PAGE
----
I had thought about camping on Pen-y-Ghent, just off the summit, beside a wall corner, but it looked like I’d be too early for that, so I was now aiming for Hull Pot, about another mile or so further on and lower down, which would help get out of the increasing wind.
By the time I reached the foot of Pen-y-Ghent – where the path gives you the choice of the almost vertical ascent, or the easy grassy path down into Horton – I was knackered. I’d walked several more miles than I anticipated and the weather hadn’t been too kind. I considered taking the easy choice and coming back to do Pen-y-Ghent another day, but I pushed on, after ditching all my water just to lighten my pack a bit. On the ascent it began to rain again and the wind whipped up too, and I felt my resolve slipping. I wasn’t sure I wanted to spend another wet night in the tent and I would need to kill some time before I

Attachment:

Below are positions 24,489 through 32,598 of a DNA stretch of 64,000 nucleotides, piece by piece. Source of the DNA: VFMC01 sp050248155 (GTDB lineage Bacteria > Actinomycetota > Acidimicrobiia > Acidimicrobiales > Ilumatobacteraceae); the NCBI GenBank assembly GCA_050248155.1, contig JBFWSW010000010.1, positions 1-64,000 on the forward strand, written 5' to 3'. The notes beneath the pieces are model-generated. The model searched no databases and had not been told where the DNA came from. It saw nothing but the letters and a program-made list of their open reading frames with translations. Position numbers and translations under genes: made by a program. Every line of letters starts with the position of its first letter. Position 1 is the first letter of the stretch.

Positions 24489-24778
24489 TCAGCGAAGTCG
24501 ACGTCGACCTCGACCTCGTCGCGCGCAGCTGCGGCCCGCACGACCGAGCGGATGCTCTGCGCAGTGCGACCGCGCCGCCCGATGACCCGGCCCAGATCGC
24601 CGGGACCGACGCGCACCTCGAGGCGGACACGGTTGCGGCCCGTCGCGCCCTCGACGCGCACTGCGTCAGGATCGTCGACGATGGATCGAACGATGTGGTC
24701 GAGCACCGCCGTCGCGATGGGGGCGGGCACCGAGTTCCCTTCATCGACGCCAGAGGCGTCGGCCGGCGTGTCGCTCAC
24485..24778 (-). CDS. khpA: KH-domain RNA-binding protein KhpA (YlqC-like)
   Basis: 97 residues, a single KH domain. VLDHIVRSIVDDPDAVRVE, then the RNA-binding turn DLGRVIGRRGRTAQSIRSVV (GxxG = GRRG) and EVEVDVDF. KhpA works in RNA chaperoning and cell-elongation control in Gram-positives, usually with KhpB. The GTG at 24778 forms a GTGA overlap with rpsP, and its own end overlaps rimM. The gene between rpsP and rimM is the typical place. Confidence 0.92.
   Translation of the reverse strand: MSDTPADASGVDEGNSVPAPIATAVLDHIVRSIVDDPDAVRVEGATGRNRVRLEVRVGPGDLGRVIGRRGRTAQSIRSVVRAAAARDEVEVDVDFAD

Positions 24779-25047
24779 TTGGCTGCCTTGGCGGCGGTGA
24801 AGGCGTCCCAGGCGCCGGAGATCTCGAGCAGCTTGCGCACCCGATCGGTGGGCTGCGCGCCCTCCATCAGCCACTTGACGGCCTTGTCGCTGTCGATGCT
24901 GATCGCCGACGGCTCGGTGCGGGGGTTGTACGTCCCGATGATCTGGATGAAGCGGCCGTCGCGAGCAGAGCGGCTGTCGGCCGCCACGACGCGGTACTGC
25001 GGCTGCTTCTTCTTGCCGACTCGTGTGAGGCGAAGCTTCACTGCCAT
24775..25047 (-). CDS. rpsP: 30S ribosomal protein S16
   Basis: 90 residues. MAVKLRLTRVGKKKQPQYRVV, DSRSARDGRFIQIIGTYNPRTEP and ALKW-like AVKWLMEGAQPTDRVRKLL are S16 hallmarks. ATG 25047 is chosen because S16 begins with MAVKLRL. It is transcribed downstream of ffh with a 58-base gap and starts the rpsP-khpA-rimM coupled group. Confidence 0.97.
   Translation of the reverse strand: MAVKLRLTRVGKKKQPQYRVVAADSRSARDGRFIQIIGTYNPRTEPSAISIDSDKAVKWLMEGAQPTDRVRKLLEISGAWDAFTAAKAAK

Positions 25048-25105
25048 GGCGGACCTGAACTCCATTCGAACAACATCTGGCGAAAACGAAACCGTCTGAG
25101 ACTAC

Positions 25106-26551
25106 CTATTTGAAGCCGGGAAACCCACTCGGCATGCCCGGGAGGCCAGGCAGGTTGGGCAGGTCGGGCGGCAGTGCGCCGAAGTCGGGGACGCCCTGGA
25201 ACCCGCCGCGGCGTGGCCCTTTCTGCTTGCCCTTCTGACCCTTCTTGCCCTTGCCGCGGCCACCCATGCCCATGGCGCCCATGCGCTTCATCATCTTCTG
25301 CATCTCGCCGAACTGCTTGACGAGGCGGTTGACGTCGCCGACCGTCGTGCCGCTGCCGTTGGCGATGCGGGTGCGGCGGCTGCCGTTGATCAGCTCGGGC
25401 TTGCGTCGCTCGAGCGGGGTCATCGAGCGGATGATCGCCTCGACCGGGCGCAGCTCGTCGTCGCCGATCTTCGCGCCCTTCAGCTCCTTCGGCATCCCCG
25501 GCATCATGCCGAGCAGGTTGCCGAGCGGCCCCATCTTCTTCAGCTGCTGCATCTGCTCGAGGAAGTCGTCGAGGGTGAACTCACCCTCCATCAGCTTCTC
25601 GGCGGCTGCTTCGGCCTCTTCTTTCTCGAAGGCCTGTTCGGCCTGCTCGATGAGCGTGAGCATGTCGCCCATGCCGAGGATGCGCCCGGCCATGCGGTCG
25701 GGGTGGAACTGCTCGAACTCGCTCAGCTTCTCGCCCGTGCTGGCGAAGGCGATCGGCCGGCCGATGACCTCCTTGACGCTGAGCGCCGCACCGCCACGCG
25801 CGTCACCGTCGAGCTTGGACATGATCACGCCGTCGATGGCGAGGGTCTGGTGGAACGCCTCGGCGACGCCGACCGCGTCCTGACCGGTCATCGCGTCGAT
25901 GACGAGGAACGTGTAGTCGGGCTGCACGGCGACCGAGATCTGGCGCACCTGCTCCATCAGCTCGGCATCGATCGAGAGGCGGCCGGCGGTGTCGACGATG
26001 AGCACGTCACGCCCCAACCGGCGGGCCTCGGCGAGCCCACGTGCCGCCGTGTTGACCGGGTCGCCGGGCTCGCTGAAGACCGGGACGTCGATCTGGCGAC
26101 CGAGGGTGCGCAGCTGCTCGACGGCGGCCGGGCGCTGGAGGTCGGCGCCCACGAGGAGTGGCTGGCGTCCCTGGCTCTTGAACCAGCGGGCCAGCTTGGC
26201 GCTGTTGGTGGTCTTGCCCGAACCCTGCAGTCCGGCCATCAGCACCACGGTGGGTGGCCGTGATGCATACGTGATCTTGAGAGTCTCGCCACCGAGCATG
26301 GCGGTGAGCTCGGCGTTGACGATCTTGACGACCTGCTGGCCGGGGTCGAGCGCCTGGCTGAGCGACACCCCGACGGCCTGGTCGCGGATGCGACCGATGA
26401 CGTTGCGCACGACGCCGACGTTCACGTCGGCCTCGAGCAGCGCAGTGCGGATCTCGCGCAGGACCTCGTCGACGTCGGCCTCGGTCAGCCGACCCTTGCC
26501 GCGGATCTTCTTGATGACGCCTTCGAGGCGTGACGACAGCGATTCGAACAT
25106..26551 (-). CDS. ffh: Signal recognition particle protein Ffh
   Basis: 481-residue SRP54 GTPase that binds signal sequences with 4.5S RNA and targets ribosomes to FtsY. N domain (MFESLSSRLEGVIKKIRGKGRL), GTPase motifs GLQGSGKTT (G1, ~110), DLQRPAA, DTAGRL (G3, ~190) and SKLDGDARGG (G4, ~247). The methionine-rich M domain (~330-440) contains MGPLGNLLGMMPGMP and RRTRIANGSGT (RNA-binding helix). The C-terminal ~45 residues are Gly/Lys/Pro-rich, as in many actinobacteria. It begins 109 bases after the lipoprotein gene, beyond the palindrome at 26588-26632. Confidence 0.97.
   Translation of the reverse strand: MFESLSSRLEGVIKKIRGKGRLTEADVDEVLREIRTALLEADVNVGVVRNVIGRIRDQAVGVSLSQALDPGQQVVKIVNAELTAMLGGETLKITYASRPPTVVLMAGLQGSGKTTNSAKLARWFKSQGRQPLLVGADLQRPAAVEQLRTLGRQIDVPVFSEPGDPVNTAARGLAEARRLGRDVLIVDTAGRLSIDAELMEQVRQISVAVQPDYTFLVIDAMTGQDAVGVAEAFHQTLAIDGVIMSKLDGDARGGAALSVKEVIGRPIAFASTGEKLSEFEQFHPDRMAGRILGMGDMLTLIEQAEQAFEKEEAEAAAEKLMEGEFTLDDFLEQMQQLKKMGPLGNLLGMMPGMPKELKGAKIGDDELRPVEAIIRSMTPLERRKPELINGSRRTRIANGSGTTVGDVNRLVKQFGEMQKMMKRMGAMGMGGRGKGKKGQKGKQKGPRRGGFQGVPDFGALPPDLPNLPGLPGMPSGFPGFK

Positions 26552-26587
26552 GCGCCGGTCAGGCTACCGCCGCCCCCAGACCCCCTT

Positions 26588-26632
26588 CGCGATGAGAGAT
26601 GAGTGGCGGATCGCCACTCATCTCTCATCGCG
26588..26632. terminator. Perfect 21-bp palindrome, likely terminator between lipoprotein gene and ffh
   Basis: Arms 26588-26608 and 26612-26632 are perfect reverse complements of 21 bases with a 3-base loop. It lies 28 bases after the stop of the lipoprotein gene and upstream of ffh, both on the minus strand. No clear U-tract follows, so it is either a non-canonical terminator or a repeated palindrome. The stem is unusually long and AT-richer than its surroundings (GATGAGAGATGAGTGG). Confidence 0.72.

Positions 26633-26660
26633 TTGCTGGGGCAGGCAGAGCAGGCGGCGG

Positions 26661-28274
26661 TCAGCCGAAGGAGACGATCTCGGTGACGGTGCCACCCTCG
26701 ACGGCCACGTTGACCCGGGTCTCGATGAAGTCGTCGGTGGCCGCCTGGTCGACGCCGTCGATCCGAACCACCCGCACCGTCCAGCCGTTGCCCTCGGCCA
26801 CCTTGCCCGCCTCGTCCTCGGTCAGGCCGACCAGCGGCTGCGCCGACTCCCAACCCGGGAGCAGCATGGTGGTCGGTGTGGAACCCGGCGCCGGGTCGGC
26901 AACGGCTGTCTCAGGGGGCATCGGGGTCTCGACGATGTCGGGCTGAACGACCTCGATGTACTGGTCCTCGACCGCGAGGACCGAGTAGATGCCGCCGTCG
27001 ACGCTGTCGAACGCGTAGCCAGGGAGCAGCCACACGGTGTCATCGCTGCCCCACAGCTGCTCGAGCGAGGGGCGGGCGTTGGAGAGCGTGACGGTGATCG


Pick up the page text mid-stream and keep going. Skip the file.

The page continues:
could pitch it, especially as I was so close to the Three Peaks route and there would be people walking by for a while yet.
In the end I cracked, abandoned the idea of the Hull Pot pitch and headed for the train station in Horton. I could easily make the 19:06 train back to Ribblehead and be in the shower at home for 21:00 – which I was. The final couple of miles into Horton were hard work and in the end I walked 22 miles that day with several substantial climbs thrown in for good measure.
I returned the following Saturday to walk the Horton to Cam End section and the weather was lovely (at least for the first part of the morning). I now need to resume from Ribblehead sometime in the future and walk back to Cam End and then along the path to Hawes and beyond.
You can see photos and walk summaries for the three days here:
Gargrave to Horton – Part 1: http://lonewalker.net/walkinfo.php?walk=459
Gargrave to Horton – Part 2: http://lonewalker.net/walkinfo.php?walk=460
Horton to Cam End: http://lonewalker.net/walkinfo.php?walk=461